557 F.2d at 546. See United States v. Washington, 431 U.S. 181, 186, 97 S.Ct. 1814, 52 L.Ed.2d 238 (1977).
Upon our examination of the record and according appropriate deference to the trial judge's superior opportunity to observe the demeanor of the witnesses, we conclude that in the traditional sense Charlton's statements were voluntary. There was no lengthy period of detention or repeated rounds of interrogation. There was no indication of any physical abuse. Charlton was informed of his constitutional rights and obviously understood them. He was not an impressionable youth, nor was he lacking in intelligence. See Schneckloth v. Bustamonte, 412 U.S. 218, 226, 93 S.Ct. 2041, 36 L.Ed.2d 854 (1973).
We have little doubt that the defendant was ultimately persuaded to testify by his anger at discovering that his twenty-year old son, Mark, had also been arrested. It was apparent at the suppression hearing and at the trial that the defendant was highly protective of Mark. Obviously anyone who knows his rights and determines to confess does so for a reason. That the defendant's reason was to protect his son does not, in our judgment, render his confession involuntary or necessitate a finding that he was coerced or that his will was overborne.
Of considerably greater difficulty is whether, although otherwise voluntary, Charlton's statement must nevertheless be suppressed because the government agents persisted in questioning him after he had declined to talk and had requested counsel. Defendant relies upon the following language in Miranda, supra, 384 U.S. at 473-74, 86 S.Ct. at 1627-28:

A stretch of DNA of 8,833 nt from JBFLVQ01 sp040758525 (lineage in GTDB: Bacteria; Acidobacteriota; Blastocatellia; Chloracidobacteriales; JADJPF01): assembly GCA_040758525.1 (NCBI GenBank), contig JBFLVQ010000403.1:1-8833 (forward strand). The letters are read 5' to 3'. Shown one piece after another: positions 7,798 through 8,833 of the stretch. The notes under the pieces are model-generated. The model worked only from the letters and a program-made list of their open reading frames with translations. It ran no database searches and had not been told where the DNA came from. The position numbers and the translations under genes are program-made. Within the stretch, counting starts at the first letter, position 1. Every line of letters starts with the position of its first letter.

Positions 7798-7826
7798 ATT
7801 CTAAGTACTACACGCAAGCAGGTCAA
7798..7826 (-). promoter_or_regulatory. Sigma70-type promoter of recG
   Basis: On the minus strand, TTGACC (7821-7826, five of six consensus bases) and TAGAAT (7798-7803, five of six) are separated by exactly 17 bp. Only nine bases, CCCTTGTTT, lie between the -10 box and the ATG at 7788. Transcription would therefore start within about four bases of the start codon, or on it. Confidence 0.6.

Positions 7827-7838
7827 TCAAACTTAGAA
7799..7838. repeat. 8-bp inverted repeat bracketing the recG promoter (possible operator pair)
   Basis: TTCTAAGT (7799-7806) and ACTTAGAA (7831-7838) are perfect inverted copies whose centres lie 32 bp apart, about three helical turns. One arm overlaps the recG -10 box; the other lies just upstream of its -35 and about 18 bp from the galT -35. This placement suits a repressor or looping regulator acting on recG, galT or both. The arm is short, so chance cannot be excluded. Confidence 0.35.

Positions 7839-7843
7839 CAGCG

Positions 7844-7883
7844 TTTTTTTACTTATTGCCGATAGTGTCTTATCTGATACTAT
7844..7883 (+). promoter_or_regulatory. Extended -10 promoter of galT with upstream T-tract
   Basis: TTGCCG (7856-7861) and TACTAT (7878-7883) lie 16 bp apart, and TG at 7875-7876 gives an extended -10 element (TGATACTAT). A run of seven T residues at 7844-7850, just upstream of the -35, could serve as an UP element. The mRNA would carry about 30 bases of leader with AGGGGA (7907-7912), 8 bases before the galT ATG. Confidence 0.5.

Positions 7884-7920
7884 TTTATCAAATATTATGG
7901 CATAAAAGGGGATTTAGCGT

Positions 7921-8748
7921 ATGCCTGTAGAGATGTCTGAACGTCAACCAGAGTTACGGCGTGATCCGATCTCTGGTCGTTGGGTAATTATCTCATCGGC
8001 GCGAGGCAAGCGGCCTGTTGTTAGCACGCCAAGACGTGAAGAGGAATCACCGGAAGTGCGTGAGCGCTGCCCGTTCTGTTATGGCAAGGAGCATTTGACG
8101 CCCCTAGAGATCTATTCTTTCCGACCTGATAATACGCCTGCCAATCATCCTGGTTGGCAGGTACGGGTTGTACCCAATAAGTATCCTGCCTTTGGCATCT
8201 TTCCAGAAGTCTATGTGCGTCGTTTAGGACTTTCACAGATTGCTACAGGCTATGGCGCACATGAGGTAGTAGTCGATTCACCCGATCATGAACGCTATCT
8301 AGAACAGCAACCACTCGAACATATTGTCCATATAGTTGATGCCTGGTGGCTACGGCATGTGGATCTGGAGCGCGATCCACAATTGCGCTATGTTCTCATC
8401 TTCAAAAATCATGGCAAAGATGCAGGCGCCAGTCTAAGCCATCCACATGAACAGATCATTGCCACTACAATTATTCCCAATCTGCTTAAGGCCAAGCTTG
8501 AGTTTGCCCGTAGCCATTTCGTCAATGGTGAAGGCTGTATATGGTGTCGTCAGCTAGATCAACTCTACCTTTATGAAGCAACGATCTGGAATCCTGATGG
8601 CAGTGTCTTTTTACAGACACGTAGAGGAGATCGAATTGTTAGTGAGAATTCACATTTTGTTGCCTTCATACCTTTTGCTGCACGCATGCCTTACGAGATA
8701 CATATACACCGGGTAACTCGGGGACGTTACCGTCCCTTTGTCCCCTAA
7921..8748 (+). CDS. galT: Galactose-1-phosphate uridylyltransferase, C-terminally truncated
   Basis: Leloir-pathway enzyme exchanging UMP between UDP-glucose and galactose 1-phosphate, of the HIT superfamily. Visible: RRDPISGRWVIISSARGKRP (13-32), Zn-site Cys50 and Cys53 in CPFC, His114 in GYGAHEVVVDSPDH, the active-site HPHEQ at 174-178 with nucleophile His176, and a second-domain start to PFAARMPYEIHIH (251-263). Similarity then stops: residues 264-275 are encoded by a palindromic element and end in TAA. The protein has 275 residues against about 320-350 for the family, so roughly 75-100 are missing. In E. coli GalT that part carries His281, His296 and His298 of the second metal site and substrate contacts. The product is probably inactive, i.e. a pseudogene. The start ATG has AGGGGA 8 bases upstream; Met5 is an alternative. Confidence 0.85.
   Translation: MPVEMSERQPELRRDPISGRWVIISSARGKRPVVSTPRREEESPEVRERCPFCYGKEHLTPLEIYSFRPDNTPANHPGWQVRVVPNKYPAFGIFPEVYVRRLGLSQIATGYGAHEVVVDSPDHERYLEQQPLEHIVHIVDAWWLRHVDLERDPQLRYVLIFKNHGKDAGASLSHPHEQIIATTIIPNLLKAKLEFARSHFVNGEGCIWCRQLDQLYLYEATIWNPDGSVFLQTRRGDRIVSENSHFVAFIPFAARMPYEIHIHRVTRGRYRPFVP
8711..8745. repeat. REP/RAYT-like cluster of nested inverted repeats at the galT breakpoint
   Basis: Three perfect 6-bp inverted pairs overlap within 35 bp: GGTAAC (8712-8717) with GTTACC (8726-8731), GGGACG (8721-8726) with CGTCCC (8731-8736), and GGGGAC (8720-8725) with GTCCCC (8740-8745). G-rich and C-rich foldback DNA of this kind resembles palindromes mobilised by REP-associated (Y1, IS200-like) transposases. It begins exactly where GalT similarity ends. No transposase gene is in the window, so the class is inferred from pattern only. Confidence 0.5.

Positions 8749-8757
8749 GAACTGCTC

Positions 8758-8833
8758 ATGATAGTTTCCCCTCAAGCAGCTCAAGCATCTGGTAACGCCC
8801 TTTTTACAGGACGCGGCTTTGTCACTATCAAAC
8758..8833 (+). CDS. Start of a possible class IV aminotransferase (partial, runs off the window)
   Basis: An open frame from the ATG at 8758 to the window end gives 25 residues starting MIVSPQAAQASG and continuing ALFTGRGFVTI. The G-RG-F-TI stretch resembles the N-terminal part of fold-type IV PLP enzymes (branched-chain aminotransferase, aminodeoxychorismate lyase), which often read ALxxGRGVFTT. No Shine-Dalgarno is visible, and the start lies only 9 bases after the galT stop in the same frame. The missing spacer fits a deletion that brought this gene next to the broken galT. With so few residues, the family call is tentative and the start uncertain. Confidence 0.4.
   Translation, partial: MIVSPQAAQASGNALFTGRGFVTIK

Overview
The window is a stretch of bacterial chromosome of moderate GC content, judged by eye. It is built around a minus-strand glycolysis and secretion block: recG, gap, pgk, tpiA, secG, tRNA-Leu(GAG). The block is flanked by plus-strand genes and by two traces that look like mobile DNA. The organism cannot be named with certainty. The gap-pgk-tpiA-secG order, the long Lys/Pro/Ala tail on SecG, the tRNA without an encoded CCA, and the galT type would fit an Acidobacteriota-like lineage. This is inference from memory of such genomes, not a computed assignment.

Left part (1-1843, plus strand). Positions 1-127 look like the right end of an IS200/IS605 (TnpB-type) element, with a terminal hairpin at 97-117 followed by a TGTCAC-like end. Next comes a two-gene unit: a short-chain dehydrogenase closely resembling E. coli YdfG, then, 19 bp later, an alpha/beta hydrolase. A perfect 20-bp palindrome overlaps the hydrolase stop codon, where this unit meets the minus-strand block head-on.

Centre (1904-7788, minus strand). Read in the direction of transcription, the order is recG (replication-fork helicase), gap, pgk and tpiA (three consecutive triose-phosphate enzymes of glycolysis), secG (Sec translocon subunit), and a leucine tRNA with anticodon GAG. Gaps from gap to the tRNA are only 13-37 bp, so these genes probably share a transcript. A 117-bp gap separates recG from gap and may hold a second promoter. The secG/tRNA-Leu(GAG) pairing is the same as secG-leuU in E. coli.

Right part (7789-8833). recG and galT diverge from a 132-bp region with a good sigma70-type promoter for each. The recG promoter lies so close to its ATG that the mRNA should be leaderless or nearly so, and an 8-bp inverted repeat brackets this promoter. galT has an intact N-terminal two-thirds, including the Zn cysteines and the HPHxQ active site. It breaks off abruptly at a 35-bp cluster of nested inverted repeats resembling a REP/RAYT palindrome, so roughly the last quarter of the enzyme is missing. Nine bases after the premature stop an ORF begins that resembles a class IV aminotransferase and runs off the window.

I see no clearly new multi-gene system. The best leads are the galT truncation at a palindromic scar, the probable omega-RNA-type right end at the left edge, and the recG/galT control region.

Once warnings have been given, the subsequent procedure is clear. If the individual indicates in any manner, at any time prior to or during questioning, that he wishes to remain silent, the interrogation must cease. At this point he has shown that he intends to exercise his Fifth Amendment privilege; any statement taken after the person invokes his privilege cannot be other than the product of compulsion, subtle or otherwise. Without the right to cut off questioning, the setting of in-custody interrogation operates on the individual to overcome free choice in producing a statement after the privilege has been once invoked. If the individual states that he wants an attorney, the interrogation must cease until an attorney is present. At that time, the individual must have an opportunity to confer with the attorney and to have him present during any subsequent questioning. If the individual cannot obtain an attorney and he indicates that he wants one before speaking to police, they must respect his decision to remain silent.